Photo Courtesy of Johnny Gregorek
Professional athletes returning to school has become more common over the past decade, with athletes such as football quarterback Cam Newton and tennis star Venus Williams going back to college for their degrees.
Now Suffolk University has a professional athlete of its own on campus this year: runner Johnny Gregorek.
Gregorek, who was born in Seekonk, tried out for the Olympics in 2016 and 2020. He recently decided to enroll at Suffolk Law.
“Being a professional athlete isn’t something you can do your whole life, you got to eventually have a ‘real job,’ as they might call it,” Gregorek said. “Pursuing a career in law has always been another passion of mine.”
For Gregorek, returning to school and enrolling at Suffolk Law wasn’t a sudden decision, it was a return to his other passions and aspirations outside of running.
“Before I got into the whole professional running world, I wanted to go to law school and be a lawyer so it’s kind of just a continuation of a dream I’d always had,” Gregorek said.
Being a professional athlete doesn’t shield people like Gregorek from the same challenges as the typical college student, however.
“You have to find a balance between your life during the day and then coming to class and being able to stay mentally sharp at night and doing all the homework over the weekends,” Gregorek said. “At the same time, they have a really great system in place here. There’s so much support, the professors have been great. There’s really no reason to fail. It’s a challenge, but it’s what I asked for and I enjoy it.”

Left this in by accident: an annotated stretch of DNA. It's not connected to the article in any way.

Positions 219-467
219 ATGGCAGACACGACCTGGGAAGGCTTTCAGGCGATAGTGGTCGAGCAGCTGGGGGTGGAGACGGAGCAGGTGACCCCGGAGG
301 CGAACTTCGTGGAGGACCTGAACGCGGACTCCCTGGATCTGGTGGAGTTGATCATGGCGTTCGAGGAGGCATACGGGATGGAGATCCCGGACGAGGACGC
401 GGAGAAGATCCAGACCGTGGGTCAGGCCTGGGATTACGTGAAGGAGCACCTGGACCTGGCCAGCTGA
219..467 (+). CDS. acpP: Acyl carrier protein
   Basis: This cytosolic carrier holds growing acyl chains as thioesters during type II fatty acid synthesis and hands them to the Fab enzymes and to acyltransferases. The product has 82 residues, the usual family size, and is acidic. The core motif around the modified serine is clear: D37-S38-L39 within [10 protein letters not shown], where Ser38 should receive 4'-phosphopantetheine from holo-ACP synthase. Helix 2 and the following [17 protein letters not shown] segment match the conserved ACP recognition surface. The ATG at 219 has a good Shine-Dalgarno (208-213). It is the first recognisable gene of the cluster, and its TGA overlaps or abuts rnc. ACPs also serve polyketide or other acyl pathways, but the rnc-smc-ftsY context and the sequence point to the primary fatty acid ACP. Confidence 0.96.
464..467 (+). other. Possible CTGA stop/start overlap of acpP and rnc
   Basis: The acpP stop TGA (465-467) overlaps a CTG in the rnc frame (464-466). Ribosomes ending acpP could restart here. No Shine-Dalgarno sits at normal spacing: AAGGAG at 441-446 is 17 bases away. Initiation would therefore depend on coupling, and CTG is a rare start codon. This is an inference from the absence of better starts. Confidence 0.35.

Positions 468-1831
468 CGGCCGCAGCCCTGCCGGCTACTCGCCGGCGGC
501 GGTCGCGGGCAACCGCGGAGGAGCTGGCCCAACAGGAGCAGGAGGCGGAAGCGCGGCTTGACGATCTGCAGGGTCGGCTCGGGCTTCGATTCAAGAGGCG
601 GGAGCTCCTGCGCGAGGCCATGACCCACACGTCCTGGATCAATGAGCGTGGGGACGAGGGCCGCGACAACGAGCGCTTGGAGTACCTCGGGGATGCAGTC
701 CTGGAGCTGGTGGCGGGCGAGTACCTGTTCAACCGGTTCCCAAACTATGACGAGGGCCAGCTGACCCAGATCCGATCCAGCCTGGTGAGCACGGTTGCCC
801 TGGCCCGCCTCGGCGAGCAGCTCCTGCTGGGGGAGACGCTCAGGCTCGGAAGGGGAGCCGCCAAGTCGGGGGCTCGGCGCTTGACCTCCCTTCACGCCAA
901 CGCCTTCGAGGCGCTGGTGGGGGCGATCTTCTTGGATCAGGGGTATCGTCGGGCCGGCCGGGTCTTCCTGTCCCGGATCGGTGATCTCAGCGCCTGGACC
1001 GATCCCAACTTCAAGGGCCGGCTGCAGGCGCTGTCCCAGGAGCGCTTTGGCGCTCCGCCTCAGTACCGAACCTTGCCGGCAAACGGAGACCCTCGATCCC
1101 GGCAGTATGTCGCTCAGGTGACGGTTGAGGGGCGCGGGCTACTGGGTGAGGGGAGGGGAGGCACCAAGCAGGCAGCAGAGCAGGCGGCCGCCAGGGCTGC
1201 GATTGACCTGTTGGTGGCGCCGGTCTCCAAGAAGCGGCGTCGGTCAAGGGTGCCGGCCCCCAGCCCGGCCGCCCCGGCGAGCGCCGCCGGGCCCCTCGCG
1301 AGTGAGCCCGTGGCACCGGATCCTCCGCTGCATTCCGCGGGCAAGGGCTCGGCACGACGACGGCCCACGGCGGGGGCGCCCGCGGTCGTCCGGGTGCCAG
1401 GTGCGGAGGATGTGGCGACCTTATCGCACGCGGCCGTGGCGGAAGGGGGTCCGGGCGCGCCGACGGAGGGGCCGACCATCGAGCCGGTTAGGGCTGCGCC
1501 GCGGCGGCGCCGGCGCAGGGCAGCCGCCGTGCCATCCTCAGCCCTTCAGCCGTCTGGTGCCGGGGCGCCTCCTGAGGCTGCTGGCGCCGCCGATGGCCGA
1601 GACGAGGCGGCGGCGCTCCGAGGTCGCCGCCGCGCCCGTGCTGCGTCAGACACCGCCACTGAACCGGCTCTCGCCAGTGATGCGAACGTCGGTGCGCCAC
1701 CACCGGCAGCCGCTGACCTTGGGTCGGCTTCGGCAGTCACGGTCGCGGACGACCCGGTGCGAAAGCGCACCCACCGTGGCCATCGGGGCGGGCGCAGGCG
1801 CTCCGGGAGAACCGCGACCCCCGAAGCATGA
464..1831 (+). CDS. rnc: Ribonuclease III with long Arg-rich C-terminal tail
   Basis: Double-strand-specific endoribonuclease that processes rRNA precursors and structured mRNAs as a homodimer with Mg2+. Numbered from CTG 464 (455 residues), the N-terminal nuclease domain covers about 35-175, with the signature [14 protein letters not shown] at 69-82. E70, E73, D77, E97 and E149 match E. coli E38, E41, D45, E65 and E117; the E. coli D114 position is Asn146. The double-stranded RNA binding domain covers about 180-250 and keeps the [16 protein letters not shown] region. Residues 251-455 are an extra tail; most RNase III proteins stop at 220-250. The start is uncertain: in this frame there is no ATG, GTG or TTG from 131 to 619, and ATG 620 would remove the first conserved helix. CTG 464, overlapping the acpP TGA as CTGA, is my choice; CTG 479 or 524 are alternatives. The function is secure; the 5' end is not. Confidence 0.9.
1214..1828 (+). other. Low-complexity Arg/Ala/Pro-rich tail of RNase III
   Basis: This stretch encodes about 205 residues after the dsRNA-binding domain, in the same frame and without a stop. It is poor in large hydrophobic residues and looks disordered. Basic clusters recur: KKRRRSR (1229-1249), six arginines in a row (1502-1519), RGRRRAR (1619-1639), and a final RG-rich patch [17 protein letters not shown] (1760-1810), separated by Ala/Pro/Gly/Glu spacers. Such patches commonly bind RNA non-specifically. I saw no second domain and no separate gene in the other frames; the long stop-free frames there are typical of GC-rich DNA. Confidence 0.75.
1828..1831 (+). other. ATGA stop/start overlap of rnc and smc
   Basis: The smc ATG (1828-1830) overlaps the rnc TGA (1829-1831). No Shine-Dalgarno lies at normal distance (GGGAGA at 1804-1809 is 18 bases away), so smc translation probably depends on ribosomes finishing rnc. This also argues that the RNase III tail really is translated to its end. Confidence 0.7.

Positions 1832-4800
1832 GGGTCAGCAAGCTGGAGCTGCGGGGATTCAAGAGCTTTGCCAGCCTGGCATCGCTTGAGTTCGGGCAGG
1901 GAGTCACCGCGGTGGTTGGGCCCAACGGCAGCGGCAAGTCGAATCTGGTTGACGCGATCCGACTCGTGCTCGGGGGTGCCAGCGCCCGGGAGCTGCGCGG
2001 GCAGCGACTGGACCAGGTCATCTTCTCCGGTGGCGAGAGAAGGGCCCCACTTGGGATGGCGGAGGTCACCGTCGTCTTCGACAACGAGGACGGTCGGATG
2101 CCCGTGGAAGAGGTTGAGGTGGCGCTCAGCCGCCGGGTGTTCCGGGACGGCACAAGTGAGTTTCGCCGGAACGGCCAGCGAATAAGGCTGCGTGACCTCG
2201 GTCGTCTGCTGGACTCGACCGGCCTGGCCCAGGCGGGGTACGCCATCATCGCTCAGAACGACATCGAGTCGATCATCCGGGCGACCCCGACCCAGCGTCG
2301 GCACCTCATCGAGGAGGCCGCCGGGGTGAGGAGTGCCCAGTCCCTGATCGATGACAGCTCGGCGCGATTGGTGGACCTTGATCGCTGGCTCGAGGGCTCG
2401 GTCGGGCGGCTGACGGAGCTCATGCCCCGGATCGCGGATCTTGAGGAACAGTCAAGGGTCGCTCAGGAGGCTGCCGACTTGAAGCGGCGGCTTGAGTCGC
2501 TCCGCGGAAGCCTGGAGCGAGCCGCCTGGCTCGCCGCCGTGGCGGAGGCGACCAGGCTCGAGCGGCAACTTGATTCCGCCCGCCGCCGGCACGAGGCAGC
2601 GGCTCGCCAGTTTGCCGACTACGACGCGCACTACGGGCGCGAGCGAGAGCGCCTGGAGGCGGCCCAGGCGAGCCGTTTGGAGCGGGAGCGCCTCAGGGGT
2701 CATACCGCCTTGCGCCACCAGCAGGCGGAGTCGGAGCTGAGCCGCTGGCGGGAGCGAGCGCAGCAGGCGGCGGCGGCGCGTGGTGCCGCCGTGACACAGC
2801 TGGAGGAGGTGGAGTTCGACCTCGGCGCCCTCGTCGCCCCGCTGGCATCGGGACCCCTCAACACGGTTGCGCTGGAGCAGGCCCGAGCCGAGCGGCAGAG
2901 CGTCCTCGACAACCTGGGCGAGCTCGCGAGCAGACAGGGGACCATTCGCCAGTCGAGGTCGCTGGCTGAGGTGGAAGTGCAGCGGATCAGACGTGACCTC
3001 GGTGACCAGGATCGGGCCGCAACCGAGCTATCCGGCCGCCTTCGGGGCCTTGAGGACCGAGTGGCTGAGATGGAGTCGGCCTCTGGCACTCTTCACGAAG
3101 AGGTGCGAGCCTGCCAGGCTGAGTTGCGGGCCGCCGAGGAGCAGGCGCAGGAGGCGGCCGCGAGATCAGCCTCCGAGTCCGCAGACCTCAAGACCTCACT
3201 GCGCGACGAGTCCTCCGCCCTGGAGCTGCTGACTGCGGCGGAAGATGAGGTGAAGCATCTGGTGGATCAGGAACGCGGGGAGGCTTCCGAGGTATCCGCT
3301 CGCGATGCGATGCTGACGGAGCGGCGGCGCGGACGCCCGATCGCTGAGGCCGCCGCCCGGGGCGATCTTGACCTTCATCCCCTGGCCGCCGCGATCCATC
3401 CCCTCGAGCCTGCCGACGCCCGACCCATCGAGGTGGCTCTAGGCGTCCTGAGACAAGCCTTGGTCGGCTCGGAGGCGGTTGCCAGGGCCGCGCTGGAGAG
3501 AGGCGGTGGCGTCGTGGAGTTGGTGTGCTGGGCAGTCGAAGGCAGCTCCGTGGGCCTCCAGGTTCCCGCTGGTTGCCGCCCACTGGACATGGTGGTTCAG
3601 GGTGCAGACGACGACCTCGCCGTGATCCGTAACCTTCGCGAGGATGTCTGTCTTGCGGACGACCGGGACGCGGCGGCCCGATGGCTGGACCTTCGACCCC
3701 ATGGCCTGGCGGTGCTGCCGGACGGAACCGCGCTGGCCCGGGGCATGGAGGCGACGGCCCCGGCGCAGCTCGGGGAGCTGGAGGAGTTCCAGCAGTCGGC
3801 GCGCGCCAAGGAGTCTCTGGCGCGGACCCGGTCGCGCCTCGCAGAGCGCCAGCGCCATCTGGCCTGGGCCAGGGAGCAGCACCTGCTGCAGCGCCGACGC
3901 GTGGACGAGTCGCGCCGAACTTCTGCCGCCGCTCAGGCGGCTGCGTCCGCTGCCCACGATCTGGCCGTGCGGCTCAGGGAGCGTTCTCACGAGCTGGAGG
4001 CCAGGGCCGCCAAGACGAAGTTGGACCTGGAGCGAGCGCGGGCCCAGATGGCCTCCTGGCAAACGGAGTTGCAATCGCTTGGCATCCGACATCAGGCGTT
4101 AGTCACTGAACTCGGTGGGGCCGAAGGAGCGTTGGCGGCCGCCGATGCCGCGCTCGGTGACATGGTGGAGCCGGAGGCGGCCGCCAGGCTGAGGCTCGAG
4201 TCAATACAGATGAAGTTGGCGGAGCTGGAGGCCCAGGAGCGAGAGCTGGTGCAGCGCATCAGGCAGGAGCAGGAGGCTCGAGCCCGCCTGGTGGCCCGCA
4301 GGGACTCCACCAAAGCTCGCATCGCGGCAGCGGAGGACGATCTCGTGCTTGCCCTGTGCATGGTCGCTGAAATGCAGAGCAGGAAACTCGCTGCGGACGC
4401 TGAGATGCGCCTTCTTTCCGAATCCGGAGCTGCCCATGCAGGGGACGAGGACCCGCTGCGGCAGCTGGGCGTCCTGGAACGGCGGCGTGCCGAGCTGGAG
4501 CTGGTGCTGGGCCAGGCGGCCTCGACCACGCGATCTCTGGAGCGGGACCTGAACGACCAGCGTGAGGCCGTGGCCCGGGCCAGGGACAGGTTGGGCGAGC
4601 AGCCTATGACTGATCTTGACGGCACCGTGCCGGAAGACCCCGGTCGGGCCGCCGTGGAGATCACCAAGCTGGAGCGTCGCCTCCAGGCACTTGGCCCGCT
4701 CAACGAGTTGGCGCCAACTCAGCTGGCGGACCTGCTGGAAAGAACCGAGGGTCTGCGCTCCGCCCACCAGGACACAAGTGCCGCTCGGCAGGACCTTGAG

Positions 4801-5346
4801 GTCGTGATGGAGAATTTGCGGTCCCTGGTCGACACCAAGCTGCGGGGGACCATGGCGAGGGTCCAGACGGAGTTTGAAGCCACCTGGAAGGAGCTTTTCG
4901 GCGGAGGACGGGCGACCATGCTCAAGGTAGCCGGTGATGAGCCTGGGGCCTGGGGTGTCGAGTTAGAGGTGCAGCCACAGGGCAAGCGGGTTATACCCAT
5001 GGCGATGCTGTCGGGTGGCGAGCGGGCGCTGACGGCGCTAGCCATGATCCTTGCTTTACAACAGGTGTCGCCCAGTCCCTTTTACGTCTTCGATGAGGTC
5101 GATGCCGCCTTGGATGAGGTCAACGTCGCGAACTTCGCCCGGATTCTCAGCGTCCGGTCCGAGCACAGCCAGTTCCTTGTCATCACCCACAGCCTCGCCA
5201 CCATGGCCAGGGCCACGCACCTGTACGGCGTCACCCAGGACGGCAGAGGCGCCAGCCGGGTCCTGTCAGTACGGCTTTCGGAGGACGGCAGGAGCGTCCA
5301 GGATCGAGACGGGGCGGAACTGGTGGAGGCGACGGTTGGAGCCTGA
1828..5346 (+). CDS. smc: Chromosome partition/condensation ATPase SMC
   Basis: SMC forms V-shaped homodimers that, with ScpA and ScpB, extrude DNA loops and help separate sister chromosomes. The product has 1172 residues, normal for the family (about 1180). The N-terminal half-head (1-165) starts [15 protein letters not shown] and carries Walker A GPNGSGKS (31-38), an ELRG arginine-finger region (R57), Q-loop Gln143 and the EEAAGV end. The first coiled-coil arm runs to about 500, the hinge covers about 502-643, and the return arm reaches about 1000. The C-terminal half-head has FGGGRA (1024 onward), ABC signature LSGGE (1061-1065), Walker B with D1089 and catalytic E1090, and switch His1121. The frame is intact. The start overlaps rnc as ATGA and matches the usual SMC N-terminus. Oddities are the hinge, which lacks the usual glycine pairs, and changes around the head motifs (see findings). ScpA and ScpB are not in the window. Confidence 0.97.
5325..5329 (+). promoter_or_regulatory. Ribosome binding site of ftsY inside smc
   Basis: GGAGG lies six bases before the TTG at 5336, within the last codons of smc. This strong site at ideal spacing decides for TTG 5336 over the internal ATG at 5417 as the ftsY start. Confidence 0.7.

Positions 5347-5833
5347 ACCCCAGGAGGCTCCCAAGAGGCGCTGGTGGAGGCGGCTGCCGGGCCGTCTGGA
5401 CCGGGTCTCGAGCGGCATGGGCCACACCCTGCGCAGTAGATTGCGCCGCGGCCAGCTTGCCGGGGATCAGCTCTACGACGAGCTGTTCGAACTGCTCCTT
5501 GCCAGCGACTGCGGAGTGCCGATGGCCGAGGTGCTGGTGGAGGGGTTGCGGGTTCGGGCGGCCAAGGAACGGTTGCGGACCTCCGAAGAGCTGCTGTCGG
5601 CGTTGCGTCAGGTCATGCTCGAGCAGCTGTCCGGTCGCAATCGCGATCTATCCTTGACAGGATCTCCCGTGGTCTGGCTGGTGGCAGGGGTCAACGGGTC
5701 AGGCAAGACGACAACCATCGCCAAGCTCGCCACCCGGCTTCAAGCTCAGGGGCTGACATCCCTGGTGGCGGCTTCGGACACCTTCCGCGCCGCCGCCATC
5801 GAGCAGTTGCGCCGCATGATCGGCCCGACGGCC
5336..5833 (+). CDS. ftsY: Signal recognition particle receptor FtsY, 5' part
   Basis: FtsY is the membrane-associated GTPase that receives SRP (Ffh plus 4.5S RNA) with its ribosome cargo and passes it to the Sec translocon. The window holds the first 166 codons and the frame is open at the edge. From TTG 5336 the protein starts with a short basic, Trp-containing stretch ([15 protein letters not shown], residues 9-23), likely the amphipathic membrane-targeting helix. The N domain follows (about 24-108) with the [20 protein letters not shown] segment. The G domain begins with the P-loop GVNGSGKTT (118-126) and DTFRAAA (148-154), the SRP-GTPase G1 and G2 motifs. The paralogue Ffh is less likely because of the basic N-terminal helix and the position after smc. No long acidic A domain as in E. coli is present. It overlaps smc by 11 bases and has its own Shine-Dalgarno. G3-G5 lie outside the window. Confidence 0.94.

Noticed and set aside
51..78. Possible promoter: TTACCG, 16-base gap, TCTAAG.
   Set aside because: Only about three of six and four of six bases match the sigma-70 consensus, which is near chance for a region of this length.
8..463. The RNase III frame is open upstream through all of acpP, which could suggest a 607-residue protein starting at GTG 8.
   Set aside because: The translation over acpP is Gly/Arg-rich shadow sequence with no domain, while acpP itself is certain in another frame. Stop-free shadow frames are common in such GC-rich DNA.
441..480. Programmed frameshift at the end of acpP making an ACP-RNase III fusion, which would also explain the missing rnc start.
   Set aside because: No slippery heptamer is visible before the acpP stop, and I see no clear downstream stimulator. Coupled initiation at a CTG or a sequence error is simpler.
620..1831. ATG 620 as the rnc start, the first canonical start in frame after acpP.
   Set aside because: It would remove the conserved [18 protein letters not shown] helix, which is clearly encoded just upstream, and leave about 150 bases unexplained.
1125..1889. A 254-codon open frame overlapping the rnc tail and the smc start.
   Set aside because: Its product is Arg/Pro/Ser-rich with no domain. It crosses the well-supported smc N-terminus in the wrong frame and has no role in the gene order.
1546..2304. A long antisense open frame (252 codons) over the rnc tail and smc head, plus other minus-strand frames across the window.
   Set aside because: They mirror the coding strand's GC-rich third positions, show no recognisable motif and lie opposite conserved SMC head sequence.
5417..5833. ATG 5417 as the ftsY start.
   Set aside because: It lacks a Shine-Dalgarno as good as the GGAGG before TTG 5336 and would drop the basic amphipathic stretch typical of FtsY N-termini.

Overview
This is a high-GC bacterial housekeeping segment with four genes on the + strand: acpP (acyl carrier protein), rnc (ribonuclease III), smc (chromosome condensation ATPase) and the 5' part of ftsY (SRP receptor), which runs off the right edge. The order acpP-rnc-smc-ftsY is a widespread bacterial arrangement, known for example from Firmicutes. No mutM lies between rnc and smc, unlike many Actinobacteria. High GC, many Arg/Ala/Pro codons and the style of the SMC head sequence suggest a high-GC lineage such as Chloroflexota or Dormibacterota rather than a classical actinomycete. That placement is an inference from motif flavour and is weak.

Gregorek, who’s been running professionally for at least 9 years, has had inspiration around him throughout his life.
“I come from a family of runners. My dad ran in the Olympics in the 1980s and a lot of my family members have been very interested in running and have been super into it my whole life,” Gregorek said.
Gregorek had some advice for aspiring runners at Suffolk who may want to start running professionally.
“Take advantage of the fact that Boston’s an awesome city for running,” Gregorek said. “I’ve only been here for a few weeks, but I have already really enjoyed running on the Charles River and I know there’s a lot of great facilities that are available to run in. I would say just take advantage of the fact that we’re in such a great city for sports.”
Although Gregorek’s Olympic dreams haven’t worked out just yet, he has no plans on abandoning them and hopes to try out again in 2024.
Even without the Olympics, Gregorek still has a long list of accomplishments.
Some of his achievements include running a mile in three minutes and 49 seconds to win the Guardian Mile in Cleveland, winning the 1500-meter silver medal at the Pan American games in Peru, and competing in the 2017 IAAF World Championships.
Last year, Gregorek set the world record for the fastest “blue jean mile,” an event where runners run a mile wearing blue jeans, with a time of 4:06.25.
Gregorek broke the record at a charity event benefiting the National Alliance on Mental Illness, in honor of his younger brother, Patrick, who passed away suddenly after a struggle with mental illness in 2019.
These blue jeans mile runs have helped raise thousands of dollars according to ASICS, who sponsors the events, for NAMI of New York City.
NAMI’s mission is to “to help families and individuals affected by mental illness build better lives through education, support, and advocacy,” according to the organization’s website, https://www.naminycmetro.org.
You can donate to the National Alliance on Mental Illness of Massachusetts at https://namimass.org/donate/